There’s a bit of a craze sweeping the nation, and it’s perfect for you if you’re the sort of person that likes to sit back and relax rather than spending the weekend mowing the lawn. Well known companies like Flymo, and more specialist firms like Husqvarna have been quietly developing the ultimate tools for the lazy gardener. The most notable of these is right up our street – the robot lawn mower!
These time saving devices are appearing all over the country, buzzing away in gardens to save home owners the time and effort of ‘manually’ mowing their grass. They do come at a cost though, and quite a pricey cost at that. The more advanced mowers can run into four figures, and will suit people with very large lawns to mow. On the other hand, at the cheaper end of the market, there’s plenty available for around the £600 mark, such as Flymo’s 1200R robotic lawnmower. There’s also some other bigger names in the market too – like Bosch (and their popular Indego mower: http://www.robotlawnmowers.org/reviews/bosch/indego/), although they tend to weight in at a much higher price than the Flymo.
How Robotic Lawn Mowers Work
The way the automatic robot mowers work varies a lot by manufacturer, but the generally all use either a perimeter wire or GPS or a combination of both. They build up a map of the mowing area, usually by testing out routes around the lawn, and learning about obstacles, slopes and flower beds, eventually settling on an optimal mowing route. If you have a large garden, the mowers may not be able to complete the mowing job in one go, but don’t worry – the designers have thought of that ahead of time and have you covered. The mowers charge themselves on a sort of parking plate that sits in your garden, and return to them when not in use. If they run out of juice mid-mow, then they do exactly the same thing, returning to base to recharge, then they pick up where they left off. This is repeated as many times as necessary until the whole lawn is mowed.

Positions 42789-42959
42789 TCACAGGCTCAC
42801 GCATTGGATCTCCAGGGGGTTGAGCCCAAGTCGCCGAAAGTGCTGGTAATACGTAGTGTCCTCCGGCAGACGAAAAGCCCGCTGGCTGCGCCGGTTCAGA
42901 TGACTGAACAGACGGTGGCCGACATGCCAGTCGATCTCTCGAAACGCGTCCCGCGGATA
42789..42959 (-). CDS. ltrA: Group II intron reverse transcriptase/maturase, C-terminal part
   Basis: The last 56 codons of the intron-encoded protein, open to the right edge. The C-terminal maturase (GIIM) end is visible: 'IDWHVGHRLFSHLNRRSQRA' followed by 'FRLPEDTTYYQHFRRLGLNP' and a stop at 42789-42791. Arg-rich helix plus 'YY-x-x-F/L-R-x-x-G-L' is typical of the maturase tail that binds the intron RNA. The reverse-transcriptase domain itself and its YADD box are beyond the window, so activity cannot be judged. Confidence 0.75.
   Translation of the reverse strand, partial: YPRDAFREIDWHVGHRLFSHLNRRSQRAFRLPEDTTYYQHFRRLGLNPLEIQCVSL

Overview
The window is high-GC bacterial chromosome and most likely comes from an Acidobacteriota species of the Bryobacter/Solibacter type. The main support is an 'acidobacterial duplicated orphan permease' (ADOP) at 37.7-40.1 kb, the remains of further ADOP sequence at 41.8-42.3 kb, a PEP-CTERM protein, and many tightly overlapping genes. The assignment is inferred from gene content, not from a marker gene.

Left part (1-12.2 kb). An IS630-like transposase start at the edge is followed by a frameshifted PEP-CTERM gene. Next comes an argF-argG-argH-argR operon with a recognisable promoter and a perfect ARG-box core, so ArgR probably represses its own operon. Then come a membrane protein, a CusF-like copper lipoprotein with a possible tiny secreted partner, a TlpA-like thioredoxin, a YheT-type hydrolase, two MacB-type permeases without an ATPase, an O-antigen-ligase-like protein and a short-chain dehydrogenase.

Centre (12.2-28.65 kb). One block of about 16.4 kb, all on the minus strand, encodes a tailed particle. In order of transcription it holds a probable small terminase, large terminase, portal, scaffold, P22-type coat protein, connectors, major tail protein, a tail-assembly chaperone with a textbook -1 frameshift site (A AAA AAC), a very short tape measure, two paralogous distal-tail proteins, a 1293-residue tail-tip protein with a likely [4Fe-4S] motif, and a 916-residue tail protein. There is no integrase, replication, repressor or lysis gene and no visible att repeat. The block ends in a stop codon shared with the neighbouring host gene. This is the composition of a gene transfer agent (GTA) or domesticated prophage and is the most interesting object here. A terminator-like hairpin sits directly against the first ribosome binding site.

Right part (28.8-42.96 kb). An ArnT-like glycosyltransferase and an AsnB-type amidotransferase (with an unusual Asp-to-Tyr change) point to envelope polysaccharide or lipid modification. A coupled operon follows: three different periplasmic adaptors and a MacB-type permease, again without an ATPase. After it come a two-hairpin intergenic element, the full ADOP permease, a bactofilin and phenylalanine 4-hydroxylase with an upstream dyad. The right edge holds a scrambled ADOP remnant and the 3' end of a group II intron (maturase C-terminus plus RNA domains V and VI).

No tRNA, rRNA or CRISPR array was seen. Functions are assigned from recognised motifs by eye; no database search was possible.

A Word On Security
One of the issues that has arisen with robot mowers is the fact that they’re attractive to thieves. The whole point of having this sort of gadget is that they make life easy. Some are waterproof, which means they can be left out throughout the mowing season in the summer months, whereas others are better set up and installed under a shelter where available. However you do it, the chances are you’ll want to do so outside, so the mower can spring into life and get mowing of its own accord.
To combat the risk of theft, many mowers carry a locking mechanism to secure themselves to the base when not in use, and others have a built in alarm, which works like a home security system. If you need to move the mower, you simply use a security pin code, just like you’d use to disarm a house alarm. This way if thieves target the mower, they’ll soon be disturbed by a loud alarm alerting you and neighbours that they’re up to no good.
Waste Grass Clippings
A common concern for people looking into robot mowers is what happens to the waste. We’re all familiar with bagging it up and taking it to the tip, but with a robot mower, there’s no need! The clippings are so short that they simply spread across the lawn. The obvious benefit there is you don’t need to worry about taking the grass to the tip, but the second (arguably bigger) advantage is that the goodness from the clippings as they break down into the soil is that you end up with a healthier garden.
All in all, if you can afford the investment in a robot mower, they’re a huge time saver, and also give you a healthier lawn than you’re likely to get with manual mowing. The question is, what are you going to do with that extra time you’re saving on a Saturday afternoon through the summer?